- Bell, A., & Weinberg, M. (1981). Homosexualities: A study of diversity among men and women. Bloomington, IN: Indiana University Press.Google Scholar
- Bullough, V. L. (1994). Science in the bedroom: A history of sex research. New York, NY: Basic Books.Google Scholar
- Centers for Disease Control, Prevention. (1999). Resurgent bacterial sexually transmitted disease among men who have sex with men—King County, Washington, 1997–1999. MMWR. Morbidity and Mortality Weekly Report, 48, 773–777.Google Scholar
- Centers for Disease Control and Prevention. (2001). No turning back: Addressing the HIV crisis among men who have sex with men. Retrieved September 23, 2009, from http://www.thebody.com/content/art29892.html.
- Centers for Disease Control, Prevention. (2008a). HIV/AIDS and Men who have Sex with Men (MSM). Atlanta, GA: Centers for Disease Control and Prevention.Google Scholar
- Centers for Disease Control, Prevention. (2008b). HIV/AIDS Surveillance Report, 2006 (Vol. 18). Atlanta, GA: Centers for Disease Control and Prevention.Google Scholar
- Elford, J., Bolding, G., & Sherr, L. (2001). HIV optimism: Fact or fiction? FOCUS, 8, 1–3.Google Scholar
- Hatfield, L. A., Ghiselli, M. E., Jacoby, S. M., Cain-Nielsen, A., Kilian, G., McKay, T., et al. (2009). Methods for recruiting men of color who have sex with men in prevention-for-positives interventions. Prevention Science. doi:10.1007/s11121-009-0149-6.
- Mausbach, B. T., Semple, S. J., Strathdee, S. A., Zians, J., & Patterson, T. L. (2007). Effectiveness of a behavioral intervention for increasing safer sex behaviors in HIV-positive MSM methamphetamine users: Results of the EDGE study. Drug and Alcohol Dependence, 87, 249–257.CrossRefPubMedGoogle Scholar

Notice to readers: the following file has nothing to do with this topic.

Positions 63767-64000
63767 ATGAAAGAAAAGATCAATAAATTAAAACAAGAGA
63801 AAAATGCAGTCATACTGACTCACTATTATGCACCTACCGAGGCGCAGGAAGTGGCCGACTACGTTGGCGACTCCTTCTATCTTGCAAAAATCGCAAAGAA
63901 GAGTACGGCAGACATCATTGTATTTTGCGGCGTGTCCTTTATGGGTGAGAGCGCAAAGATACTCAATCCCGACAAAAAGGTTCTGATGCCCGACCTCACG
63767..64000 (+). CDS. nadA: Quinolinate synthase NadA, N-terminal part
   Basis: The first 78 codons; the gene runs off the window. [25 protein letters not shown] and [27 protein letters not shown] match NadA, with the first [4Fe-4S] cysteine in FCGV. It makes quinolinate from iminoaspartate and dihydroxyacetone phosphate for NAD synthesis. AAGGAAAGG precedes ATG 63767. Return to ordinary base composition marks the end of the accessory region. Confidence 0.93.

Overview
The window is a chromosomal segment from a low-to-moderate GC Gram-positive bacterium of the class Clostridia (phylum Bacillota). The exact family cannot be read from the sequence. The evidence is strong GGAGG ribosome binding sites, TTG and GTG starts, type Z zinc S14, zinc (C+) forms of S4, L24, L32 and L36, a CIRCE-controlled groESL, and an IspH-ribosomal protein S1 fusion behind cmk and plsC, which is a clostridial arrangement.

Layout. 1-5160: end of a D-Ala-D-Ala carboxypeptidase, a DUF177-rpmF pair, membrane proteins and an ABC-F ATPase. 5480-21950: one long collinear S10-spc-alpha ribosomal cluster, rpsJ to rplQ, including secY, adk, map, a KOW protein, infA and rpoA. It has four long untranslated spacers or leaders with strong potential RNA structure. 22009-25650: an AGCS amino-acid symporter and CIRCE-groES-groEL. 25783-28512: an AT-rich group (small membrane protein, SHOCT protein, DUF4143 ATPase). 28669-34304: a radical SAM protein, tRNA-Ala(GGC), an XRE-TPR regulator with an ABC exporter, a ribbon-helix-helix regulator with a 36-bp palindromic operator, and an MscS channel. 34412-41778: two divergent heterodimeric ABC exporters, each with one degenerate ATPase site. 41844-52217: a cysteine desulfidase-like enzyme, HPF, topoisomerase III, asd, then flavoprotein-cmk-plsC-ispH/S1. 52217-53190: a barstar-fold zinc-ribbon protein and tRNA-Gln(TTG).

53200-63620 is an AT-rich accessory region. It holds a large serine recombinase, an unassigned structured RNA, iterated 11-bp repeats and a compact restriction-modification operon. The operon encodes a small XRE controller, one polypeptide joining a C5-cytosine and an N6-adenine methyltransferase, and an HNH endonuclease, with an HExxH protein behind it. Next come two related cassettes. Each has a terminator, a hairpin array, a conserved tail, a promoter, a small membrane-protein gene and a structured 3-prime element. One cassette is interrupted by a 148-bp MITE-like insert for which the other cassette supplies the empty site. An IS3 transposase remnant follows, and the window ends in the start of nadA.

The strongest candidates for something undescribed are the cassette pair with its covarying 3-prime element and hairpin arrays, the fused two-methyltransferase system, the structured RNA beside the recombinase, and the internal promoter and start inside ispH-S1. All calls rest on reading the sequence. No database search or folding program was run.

- Morin, S., Shade, S. B., Steward, W. T., Carrico, A. W., Remien, R. H., Rotheram-Borus, M. J., et al. (2008). A behavioral intervention reduces HIV transmission risk by promoting sustained serosorting practices among HIV-infected men who have sex with men. Journal of Acquired Immune Deficiency Syndromes, 49(5), 544–551.CrossRefPubMedGoogle Scholar
- Rawstorne, P., Fogarty, A., Crawford, J., Prestage, G., Grierson, J., Grulich, A., et al. (2007). Differences between HIV-positive gay men who ‘frequently’, ‘sometimes’ or ‘never’ engage in unprotected anal intercourse with serononconcordant casual partners: Positive Health cohort, Australia. AIDS Care, 19(4), 514–522.CrossRefPubMedGoogle Scholar
- Rosser, B. R. S., Bockting, W. O., Rugg, D. L., Robinson, B. B., Ross, M. W., Bauer, G. R., et al. (2002). A randomized controlled intervention trial of a sexual health approach to long-term HIV risk reduction for men who have sex with men: Effects of the intervention on unsafe sexual behavior. AIDS Education and Prevention, 14(Suppl A), 59–61.CrossRefPubMedGoogle Scholar
- Rosser, B. R. S., Sweryer, S. M., Coleman, E., Robinson, B. E., & Bockting, W. O. (1995). Using sexually explicit material in adult sex education: An eighteen year comparative analysis. Journal of Sex Education and Therapy, 21(2), 117–128.Google Scholar
- Varga, C. A., Rosser, B. R. S., & Beardsley, K. (2004). Positive sexual health (PoSH): Sexual health curriculum for HIV+ men who have sex with men: Proceedings of the XV international AIDS conference, Bangkok, Thailand.Google Scholar